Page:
echo "$BRANCH_NAME exists"
   echo "$BRANCH_NAME not exists"
  • 1
    the problem with grepping for just the branch name is you might have two branches with that name as a subset of the branch name. Even with the -w flag to grep, you could have branches mybranch, v2-mybranch, conrad-mybranch, etc Mar 23, 2021 at 20:25
  • 1
    This is pretty old at this point, but I'll note that your git show-branch output shows that you have exactly one (local) branch named master. The current commit on your master branch has, as its commit subject, mybranch commit. This does not mean that a branch named mybranch exists.
    – torek
    Aug 20, 2021 at 5:38
  • This will give false positives if you are looking for 'v1.0' and there are local branches named 'v1.0.1' and 'v1.0.3' but not 'v1.0'.
    – theSparky
    Feb 16 at 5:35

To verify if a branch exists on remote, this worked fine to me:

git branch -r | grep -qn origin/${GIT_BRANCH_NAME}$ && echo "branch exists" || echo "branch does not exists"
  • This will give false positives if you are looking for 'Release' and there are branches on remote of 'ReleaseCandidate1' and 'ReleaseCandidate2' but not 'Release'.
    – theSparky
    Feb 16 at 3:46
  • Actually no, because the $ marks the final of the string Mar 6 at 17:36
  • I'm sorry, I missed that character when I typed it in, thanks for catching that! Please do some small edit to your answer so I can upvote it
    – theSparky
    Mar 8 at 21:51

For use in a script, I recommend the following command:

git ls-remote --heads <repo_url> "<branch_name>" | wc -l

Note that <repo_url> can just be a "." to specify the local repo if you are inside its directory structure, the path to a local repo, or the address of a remote repo.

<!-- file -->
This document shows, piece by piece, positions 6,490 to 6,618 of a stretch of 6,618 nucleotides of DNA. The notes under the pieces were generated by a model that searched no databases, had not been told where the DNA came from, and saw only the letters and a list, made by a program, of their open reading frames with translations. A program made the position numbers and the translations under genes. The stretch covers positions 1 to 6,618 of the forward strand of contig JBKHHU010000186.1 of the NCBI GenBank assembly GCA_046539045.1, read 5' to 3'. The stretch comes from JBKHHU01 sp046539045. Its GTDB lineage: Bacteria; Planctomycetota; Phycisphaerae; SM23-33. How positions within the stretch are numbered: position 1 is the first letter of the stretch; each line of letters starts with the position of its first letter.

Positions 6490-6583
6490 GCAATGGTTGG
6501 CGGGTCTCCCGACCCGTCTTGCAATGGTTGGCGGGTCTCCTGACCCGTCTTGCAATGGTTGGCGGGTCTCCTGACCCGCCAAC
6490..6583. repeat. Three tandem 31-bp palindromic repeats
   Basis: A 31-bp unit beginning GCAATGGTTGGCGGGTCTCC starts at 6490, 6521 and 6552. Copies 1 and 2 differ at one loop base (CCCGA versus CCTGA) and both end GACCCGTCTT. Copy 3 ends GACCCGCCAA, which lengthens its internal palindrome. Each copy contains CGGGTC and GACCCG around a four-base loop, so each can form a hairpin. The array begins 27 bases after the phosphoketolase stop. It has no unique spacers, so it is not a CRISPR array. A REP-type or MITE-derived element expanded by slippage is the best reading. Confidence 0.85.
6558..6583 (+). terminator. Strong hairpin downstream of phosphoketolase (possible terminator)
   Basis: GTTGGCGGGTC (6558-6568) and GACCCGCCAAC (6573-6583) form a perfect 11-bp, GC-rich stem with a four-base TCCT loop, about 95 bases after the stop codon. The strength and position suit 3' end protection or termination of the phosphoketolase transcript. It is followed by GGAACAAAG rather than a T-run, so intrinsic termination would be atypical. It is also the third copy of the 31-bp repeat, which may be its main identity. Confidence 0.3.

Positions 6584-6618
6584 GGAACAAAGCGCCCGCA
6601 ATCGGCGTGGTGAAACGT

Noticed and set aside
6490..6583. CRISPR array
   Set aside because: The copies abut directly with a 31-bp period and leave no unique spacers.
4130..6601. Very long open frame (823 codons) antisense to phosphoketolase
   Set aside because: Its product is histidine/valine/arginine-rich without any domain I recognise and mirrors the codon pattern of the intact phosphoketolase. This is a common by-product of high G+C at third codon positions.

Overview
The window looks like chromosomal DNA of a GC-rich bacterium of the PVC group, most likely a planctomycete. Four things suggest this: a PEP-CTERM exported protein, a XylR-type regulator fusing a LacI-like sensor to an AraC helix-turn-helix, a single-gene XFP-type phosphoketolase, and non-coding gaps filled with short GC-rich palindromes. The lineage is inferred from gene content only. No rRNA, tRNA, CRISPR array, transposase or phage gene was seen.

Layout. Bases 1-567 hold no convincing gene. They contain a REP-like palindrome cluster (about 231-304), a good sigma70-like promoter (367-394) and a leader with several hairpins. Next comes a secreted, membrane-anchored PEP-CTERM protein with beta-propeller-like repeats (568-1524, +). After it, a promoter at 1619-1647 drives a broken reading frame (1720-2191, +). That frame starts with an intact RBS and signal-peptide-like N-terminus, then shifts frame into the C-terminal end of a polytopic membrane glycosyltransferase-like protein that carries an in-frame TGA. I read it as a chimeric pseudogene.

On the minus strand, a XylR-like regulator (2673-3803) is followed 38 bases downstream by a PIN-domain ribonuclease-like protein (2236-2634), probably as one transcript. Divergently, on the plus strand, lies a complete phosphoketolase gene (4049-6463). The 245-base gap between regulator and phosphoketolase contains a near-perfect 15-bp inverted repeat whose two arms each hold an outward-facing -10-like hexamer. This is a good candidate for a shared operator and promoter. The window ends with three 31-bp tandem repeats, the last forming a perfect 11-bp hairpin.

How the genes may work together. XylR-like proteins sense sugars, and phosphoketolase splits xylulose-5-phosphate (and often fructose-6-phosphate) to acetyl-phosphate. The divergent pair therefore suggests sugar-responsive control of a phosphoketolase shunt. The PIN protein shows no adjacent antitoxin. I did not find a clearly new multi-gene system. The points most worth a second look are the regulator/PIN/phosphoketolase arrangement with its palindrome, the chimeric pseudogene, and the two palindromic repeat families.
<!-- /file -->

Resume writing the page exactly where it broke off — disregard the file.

The command returns a 0 if the <branch_name> is not present of 1 if present.


This is how I implemented it, looks more stable I think

$branchExists = git ls-remote $gitUrl $gitBranch
   Write-Host "branch $branchName does not exist"  
   Write-Host "branch $branchName exists"         

If the branch exists the content of the branchExist variable would be something like:

hashcode of branch name         feature/my_branch
git branch --list $branch_name | grep $branch_name

then check the return value is 0 or 1.

  • Tried this, It will return 0 everytime. You could do git branch -a | grep remotes/origin/Catalog_3.2.3.07 | wc -l
    – NiharGht
    Apr 26, 2021 at 16:19
  • This will give false positives if you are looking for 'Release' and there are local branches named 'ReleaseCandidate1' and 'ReleaseCandidate2' but not 'Release'.
    – theSparky
    Feb 16 at 5:14

If you can manage to include grep.

git branch | grep -q <branch>
  • 2
    That might give you the wrong answer if you use dots (".") in branch names, like I sometimes do, since the dot is interpreted by grep as a metacharacter. Feb 17, 2015 at 8:17
  • 2
    You will also get a false positive if you test for a branch whose name is a substring of a real branch. e.g. abc will match if there is a branch called abcdef.
    – rjmunro
    Sep 25, 2015 at 14:10